Cost of Living: The Impact on Health & Wellbeing 

The rising cost of living (rising household energy bills, inflation and interest rates) is adversely affecting people’s mental health and wellbeing.

The impact the cost-of-living crisis is having on many people’s ability to heat their homes and eat well has been widely reported. However, Healthwatch Lincolnshire’s new data suggests people are increasingly avoiding booking/attending NHS appointments or taking up prescriptions and over-the-counter medications because of the costs.

People are avoiding vital care due to the fear of extra costs

The number of people who avoided an NHS appointment due to the cost of travel doubled to almost one in 10, 11%, in December 2022, up from 6% in October 2022 .* * Healthwatch England National Poll results

Healthwatch Lincolnshire ran a public survey and received 327 responses.

Key Headlines

81% of respondents agreed that the rising cost of living is causing them to worry/feel anxious.

As a result of the rising cost of living respondents reported a decline in their mental (69%) and physical (50%) health

83% of respondents reported that their financial situation had worsened over the past 6 months.

To try and cope with the rising cost of living respondents had made changes to their health and social care, which included:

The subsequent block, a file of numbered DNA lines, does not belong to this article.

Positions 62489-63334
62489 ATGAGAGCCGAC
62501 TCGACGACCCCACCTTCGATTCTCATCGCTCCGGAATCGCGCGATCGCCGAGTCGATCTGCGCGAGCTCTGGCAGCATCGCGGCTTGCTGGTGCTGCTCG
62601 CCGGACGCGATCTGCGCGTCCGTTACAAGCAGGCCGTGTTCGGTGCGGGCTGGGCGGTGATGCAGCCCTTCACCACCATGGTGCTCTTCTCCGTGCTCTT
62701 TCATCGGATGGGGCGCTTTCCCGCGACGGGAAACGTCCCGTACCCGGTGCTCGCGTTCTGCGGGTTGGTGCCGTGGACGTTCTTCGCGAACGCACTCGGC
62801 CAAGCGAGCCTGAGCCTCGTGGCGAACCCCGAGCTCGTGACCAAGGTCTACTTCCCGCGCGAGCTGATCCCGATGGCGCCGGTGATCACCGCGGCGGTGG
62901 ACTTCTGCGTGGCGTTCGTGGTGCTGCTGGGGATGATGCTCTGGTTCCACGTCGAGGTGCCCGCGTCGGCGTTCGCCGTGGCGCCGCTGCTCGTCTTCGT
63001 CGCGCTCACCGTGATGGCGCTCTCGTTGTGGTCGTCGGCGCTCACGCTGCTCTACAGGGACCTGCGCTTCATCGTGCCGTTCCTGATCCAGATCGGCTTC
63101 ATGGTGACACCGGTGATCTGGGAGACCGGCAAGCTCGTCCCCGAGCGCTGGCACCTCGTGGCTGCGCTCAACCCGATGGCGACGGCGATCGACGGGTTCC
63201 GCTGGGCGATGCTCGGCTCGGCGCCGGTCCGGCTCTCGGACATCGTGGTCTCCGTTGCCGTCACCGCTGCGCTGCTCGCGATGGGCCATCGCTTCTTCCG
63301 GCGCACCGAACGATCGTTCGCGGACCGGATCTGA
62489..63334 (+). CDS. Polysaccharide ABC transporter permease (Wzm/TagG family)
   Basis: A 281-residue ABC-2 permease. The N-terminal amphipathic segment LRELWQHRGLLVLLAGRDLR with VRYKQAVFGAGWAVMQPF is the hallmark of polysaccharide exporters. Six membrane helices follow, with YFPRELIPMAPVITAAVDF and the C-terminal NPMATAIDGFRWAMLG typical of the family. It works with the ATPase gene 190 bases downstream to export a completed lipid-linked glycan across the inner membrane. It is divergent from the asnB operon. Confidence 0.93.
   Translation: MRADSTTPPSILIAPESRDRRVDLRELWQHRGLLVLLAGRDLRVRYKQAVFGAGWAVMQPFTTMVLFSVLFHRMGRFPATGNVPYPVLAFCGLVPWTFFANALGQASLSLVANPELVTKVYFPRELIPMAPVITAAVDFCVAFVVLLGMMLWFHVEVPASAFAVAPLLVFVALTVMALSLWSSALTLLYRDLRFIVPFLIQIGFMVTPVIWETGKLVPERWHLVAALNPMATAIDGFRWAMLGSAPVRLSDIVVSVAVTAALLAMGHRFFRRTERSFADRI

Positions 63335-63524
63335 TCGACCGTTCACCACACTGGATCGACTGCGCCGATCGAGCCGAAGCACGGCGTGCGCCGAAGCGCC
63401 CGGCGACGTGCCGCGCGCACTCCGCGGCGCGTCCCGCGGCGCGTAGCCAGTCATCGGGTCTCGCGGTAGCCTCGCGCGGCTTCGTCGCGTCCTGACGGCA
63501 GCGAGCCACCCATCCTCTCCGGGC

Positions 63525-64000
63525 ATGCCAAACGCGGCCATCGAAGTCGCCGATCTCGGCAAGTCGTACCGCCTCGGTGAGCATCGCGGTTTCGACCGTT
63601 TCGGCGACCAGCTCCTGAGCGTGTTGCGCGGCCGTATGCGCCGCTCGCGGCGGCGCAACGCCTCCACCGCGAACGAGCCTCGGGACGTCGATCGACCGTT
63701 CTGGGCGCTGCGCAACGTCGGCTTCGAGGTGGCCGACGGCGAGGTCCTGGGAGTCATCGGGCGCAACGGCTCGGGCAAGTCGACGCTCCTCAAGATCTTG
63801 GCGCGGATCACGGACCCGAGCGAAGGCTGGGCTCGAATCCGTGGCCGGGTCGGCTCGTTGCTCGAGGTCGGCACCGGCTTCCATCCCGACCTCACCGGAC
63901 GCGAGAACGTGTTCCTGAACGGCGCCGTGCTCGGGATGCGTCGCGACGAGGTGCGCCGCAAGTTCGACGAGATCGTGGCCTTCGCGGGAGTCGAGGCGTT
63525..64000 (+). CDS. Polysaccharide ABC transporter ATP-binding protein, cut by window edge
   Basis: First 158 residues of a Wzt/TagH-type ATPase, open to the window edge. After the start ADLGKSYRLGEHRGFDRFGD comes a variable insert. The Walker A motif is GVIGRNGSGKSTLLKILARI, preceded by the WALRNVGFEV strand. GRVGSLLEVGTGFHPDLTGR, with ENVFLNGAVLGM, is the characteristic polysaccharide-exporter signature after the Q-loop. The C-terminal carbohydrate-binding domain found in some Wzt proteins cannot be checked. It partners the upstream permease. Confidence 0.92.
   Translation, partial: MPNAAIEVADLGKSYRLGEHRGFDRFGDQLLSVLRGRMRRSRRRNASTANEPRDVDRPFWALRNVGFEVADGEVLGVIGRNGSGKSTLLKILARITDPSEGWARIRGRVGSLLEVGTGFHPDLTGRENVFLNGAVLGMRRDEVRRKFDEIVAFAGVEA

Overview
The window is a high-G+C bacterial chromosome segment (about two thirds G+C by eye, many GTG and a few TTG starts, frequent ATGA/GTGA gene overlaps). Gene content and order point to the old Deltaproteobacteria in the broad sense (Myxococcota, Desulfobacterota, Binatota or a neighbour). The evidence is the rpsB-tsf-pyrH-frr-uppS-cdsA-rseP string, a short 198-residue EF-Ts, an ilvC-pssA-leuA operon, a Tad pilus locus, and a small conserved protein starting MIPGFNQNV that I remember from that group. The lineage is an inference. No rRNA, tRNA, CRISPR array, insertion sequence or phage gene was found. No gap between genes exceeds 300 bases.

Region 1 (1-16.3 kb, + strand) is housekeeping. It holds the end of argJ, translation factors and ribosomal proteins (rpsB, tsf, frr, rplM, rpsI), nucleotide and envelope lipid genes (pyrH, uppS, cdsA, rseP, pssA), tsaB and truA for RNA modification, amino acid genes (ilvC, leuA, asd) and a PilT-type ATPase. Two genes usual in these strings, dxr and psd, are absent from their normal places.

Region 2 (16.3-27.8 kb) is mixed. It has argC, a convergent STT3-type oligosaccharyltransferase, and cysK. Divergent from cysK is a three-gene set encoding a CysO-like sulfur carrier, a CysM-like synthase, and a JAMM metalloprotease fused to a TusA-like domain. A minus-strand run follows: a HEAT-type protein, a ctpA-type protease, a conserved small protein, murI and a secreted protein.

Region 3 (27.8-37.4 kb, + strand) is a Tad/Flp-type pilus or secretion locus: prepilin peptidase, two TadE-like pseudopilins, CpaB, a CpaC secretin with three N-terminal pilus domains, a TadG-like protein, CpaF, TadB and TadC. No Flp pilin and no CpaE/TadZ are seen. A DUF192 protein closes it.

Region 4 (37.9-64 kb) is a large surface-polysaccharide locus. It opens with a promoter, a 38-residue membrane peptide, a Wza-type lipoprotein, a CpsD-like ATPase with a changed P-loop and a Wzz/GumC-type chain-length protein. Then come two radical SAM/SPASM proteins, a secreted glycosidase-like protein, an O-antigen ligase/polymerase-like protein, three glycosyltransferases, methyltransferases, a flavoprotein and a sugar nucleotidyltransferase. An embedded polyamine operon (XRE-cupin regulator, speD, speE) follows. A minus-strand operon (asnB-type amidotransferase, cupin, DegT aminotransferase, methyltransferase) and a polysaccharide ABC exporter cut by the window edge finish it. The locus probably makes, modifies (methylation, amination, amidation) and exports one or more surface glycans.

• Avoiding going to the dentist due to associated costs
  • Cutting down or stopping private services (e.g. counselling)
  • Avoiding buying over-the-counter medication
  • Stopping a special diet needed for a medical condition

Respondents had also made changes to their general lifestyle, which included:

  • Putting on more clothes than normal to stay warm
  • Not turning on the heating when they usually would
  • Turning off or avoiding using an essential appliance to save on energy costs
  • Reduced how much food they eat and buy

These changes have in turn had a negative impact on many aspects of daily life including isolation from friends and family, ability to manage any feelings of physical pain and/or a long-term health condition.

Whilst many respondents had been negatively affected by the rising cost of living, some of the most vulnerable in our communities appear to have been disproportionally affected. Individuals who seem to have been especially affected by the rising cost of living include:

  • Carers
  • Those with a disability
  • Those with a long-term health condition
  • Those whose income includes means-tested and/or disability benefits.


Healthwatch Lincolnshire recommends greater support is needed for everyone but especially those who are carers, have a long-term health condition, a disability or whose income includes means-tested or disability.

Growing anxiety about the effect of the cost-of-living crisis on people’s health and well-being is rising. People are putting off prescriptions, doctor’s appointments, and even travelling to them, all because of additional expenses. Such measures taken in the name of cost reduction can seriously impact their physical and psychological health, adding to the strain on the already overwhelmed NHS.

The cost of living should not be a hindrance to health care. Governments and health organizations must act urgently to combat the increasing number of people neglecting essential care.

To find out more about the findings you can download the full report here:

If you require this in a different format please email  or call 01205 820892

HWLincs Press Release – Cost of Living The Impact on Health & Wellbeing